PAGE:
Prepend text to a file

Oct 7, 2010 - 2 Comments

You can easily prepend text to a file from the command line by using the following command:

cat file.txt | pbcopy && echo "Text to prepend" > file.txt && pbpaste >> file.txt

This uses the pbcopy and pbpaste commands, you may recognize them as the command line front to the Mac OS X clipboard.

You can also prepend any text to the beginning of another text file by using the echo command in conjunction with temporary files:

echo "Text to prepend" | cat - file.txt > /tmp/tempfile && mv /tmp/tempfile file.txt

In case this is greek to you, prepending text basically means you are adding additional text to the very beginning of another specified text file.

I prefer the pbcopy/pbpaste method but that is limited to Mac OS X, you can use the echo command in Linux and other Unix variants if you wish.

This handy tip was sent in by Cedrik, who found it on OneThingWell.org.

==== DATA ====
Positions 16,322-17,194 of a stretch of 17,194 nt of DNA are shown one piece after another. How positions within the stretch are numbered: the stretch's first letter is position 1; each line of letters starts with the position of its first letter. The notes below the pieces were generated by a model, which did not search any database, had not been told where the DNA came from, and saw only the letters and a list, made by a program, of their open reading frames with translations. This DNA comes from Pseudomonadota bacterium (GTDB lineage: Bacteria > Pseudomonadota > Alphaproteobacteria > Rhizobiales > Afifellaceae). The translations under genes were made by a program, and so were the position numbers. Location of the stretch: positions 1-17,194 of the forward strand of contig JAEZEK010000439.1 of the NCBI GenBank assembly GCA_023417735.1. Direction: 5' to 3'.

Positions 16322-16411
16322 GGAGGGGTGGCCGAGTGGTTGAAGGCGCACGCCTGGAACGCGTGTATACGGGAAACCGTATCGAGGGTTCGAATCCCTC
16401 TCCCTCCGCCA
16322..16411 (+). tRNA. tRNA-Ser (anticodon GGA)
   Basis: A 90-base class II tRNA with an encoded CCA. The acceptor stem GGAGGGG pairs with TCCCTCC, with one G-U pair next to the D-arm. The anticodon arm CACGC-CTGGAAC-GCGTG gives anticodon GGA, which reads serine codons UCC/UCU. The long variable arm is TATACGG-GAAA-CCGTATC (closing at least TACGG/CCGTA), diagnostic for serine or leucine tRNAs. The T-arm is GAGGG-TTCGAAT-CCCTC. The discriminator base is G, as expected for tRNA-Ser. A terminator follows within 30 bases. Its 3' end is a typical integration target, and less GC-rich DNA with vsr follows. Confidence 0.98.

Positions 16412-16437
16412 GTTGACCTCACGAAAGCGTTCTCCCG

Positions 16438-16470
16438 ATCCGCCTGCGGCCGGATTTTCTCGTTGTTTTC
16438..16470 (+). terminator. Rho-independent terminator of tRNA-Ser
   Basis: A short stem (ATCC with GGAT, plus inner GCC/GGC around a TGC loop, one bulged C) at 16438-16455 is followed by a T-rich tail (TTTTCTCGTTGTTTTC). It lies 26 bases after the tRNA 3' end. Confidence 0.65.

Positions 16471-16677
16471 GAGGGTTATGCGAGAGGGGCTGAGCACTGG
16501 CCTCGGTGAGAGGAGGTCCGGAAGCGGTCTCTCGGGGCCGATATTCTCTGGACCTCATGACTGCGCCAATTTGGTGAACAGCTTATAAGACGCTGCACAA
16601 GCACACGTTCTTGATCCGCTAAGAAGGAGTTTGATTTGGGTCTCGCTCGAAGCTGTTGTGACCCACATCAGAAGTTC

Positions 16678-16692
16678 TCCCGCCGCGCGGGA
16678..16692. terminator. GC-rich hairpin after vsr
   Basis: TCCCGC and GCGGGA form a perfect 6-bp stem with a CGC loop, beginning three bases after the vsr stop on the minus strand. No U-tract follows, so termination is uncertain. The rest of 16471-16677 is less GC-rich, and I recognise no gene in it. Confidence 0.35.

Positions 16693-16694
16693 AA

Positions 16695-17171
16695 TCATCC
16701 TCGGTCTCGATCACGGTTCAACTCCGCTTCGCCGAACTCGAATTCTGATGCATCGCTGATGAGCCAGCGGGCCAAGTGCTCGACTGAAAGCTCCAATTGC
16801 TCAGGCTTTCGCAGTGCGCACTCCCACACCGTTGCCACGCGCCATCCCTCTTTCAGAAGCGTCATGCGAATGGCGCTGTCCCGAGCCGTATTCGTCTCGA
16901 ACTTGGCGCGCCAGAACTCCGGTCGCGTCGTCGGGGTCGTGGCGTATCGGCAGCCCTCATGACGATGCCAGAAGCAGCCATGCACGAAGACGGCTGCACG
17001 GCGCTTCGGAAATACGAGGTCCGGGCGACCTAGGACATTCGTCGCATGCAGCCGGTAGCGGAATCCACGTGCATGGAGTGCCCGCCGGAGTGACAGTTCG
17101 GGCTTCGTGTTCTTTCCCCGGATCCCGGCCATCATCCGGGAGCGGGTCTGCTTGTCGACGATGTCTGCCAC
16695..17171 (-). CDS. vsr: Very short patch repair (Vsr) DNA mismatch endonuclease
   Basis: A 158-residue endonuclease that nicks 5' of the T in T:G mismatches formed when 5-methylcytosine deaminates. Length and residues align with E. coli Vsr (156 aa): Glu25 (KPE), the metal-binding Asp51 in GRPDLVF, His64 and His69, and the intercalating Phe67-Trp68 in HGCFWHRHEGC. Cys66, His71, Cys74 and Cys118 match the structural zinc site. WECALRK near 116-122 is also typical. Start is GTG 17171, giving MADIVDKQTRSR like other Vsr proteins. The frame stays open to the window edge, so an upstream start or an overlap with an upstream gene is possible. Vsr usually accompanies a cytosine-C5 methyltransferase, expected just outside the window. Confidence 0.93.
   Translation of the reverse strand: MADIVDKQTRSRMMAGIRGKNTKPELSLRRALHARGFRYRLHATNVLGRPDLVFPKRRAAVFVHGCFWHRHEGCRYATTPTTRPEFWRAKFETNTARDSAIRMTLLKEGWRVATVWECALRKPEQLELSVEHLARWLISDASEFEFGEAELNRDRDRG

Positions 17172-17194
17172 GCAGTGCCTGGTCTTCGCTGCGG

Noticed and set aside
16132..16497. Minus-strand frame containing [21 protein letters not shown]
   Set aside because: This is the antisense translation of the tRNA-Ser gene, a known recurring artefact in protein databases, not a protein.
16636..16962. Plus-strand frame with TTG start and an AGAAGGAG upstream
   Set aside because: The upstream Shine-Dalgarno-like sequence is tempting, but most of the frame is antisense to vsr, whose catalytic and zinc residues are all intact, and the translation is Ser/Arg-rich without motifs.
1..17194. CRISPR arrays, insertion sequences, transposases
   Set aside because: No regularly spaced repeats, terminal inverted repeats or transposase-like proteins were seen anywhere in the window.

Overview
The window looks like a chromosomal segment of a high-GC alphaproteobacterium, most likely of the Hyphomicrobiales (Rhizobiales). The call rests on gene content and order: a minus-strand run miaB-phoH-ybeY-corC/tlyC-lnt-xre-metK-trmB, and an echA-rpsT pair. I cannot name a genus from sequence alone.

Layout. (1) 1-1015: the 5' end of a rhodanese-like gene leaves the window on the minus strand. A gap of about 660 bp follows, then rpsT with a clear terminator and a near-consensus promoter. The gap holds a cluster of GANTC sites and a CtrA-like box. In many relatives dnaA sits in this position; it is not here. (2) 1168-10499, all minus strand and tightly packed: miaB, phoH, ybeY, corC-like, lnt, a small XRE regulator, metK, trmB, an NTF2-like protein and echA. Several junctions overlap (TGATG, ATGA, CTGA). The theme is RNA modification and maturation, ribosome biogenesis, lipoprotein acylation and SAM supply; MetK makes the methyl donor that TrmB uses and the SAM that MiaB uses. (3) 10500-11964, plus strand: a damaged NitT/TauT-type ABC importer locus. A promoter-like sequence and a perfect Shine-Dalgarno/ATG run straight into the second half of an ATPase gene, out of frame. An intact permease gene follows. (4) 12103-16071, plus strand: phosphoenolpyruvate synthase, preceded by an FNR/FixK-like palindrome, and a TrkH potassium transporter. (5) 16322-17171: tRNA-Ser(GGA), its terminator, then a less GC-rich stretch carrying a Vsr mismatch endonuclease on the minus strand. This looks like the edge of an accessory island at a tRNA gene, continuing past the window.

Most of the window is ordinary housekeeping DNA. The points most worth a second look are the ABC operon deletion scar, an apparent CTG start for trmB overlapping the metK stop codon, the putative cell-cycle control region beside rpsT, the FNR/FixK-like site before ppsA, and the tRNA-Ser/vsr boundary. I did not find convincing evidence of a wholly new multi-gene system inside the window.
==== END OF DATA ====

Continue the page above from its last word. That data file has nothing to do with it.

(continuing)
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Posted by: Manish Patel in Command Line, Mac OS X

2 Comments

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  1. lar3ry says:

    You’re trying too hard…

    (echo “Text to prepend”; cat file.txt) > /tmp/tempfile && mv /tmp/tempfile file.txt

  2. Pete says:

    Both of these are risky – if you screw it up, you end up trashing your original file.

    Not only does the 2nd version work in all UNIXes, but it probably works better if file.txt is a huge (many megabytes) text file.

    This may be even better:

    sed -i.bak -e ’1i\
    Hello there’ x.pl

    This way, at least you keep a backup, just in case.

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